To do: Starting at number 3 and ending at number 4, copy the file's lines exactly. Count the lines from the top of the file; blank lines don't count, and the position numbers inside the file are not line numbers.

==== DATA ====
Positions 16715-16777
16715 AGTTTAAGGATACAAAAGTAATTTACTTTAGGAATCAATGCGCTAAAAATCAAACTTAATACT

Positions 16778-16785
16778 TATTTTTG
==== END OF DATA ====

Positions 16778-16785
16778 TATTTTTG